I remember my father always bringing us these beautiful and colorful books when he would return from his business trips. Oddly enough, he used to bring us those kids encyclopedias or other kinds of general knowledge books because he didn’t know much about story books then.
Now I was never a reader, but I always wanted my kids to read books. I remember when my oldest daughter was 6 months old and I bought her first baby book. I would read it to her in the afternoon right before her mid-day nap.
Fast forward a decade; now I have 3 kids and all of them love to read. Here is how I got my kids to love reading books.
Start reading to your baby as early as 6 months
We all know a 6 month old baby can’t read books, but you can find plenty of books for 6+ months old babies in the book store that they sure can appreciate. You can buy books like “My first words” or “My toys”. Babies this age are more intuitive than we think, and they can pick up a lot of things from these books that “resemble” their surroundings (it’s all about cerebral development and forming connections). Or, you can buy some of those cute song books of nursery rhymes and you can sing along too.
Different Types of books
You can find all types of books in the bookstore. For babies and toddlers buy small hardcover books or big books with lots of pictures and very little text, or those books that play music when you open them. You can also find water proof books for their bath time!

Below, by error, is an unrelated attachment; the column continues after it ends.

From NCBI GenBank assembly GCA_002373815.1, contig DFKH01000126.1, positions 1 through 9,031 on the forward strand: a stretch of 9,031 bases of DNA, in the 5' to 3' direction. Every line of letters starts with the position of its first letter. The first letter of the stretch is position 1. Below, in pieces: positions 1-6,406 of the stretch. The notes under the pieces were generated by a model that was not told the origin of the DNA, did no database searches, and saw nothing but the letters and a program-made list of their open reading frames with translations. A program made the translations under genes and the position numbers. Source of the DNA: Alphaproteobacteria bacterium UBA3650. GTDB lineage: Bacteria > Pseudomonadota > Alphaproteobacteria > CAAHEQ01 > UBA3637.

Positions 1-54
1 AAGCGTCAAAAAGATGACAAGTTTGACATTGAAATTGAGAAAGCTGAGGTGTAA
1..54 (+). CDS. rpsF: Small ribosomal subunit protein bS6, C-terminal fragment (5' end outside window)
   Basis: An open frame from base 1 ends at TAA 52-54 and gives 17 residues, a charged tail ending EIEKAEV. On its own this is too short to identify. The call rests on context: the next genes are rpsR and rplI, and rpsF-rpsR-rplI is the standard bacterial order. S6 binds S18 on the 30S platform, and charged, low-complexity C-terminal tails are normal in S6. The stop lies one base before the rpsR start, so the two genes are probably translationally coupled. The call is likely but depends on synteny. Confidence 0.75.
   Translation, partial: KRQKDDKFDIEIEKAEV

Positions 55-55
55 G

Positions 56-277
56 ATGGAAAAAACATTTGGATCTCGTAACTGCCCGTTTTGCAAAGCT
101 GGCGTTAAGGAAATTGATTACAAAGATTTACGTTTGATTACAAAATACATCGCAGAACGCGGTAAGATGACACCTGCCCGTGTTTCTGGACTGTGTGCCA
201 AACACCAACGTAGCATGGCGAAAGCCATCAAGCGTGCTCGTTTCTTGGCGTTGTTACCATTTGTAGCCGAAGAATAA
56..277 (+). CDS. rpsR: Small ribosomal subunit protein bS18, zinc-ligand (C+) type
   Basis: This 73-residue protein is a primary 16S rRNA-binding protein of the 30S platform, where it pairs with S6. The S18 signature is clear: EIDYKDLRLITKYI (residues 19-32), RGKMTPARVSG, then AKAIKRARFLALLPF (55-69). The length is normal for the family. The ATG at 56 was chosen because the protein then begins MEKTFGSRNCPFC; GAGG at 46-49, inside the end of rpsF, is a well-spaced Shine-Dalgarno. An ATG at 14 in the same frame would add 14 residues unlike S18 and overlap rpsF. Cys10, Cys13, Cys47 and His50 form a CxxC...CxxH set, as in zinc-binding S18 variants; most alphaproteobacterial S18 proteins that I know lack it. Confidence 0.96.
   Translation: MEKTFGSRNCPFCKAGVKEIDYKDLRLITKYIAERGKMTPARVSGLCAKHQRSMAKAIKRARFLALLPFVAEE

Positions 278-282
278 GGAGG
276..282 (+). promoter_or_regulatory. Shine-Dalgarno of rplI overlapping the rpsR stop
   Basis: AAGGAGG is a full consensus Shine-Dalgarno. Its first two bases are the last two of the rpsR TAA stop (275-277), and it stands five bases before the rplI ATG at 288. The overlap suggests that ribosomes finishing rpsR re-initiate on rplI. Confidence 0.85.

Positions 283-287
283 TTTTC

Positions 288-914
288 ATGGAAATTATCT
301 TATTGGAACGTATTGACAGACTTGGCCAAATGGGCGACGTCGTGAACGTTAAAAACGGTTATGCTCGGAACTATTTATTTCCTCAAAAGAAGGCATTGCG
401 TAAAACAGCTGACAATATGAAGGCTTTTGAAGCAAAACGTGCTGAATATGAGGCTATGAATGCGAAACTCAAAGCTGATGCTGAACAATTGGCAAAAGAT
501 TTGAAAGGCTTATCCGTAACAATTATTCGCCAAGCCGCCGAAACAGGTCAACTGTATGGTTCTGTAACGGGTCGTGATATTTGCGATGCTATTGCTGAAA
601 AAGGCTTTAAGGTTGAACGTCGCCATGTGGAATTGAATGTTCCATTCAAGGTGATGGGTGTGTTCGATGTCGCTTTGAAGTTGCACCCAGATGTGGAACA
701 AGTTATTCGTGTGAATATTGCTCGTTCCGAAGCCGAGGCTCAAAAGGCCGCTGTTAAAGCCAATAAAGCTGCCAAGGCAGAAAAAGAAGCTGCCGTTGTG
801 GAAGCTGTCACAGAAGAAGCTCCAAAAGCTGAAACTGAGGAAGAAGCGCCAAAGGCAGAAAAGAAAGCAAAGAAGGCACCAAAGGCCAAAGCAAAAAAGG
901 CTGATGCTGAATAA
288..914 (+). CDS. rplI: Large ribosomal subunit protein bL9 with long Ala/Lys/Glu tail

Read to them with expressions
I started to buy story books for my oldest when she was one year old. I used to do the dramatic reading I could manage, with all the expressions and exaggerated emotions and all, much like what the kids are used to see in cartoons. It will make them to connect with the book and make reading time more interesting.
Keep the books in their reach
Make a book corner, decorate it and keep the books at the place from where they’re always reachable to the kids. Soon enough you’ll start noticing that your child heads over to the book corner and grabs a book when they’re not in the mood for toys!
Fix the time for reading
Make book reading a habit and set up a crude schedule for reading time. When my daughter was 2 years old, I used to read her story books before her bed time at night. She was too young to read then, but she liked books so much that she would bring me her favorite story books to read.
Make your children relate to the books
When you start potty training your child, you absolutely HAVE to buy a book of potty training of your child’s favorite character or cartoon. Similarly if you are expecting another baby, or your child is starting their pre-school, or you visit the zoo for a family’s day out, or even if you are moving to another house, you can find children’s books on all these topics. Remember; a child’s mind is quick to form an attachment to things they are familiar with. Children can and will relate their lives to their books and then you can talk to your child about all the things they think reflect in their own lives.
Make library/ book store visits regular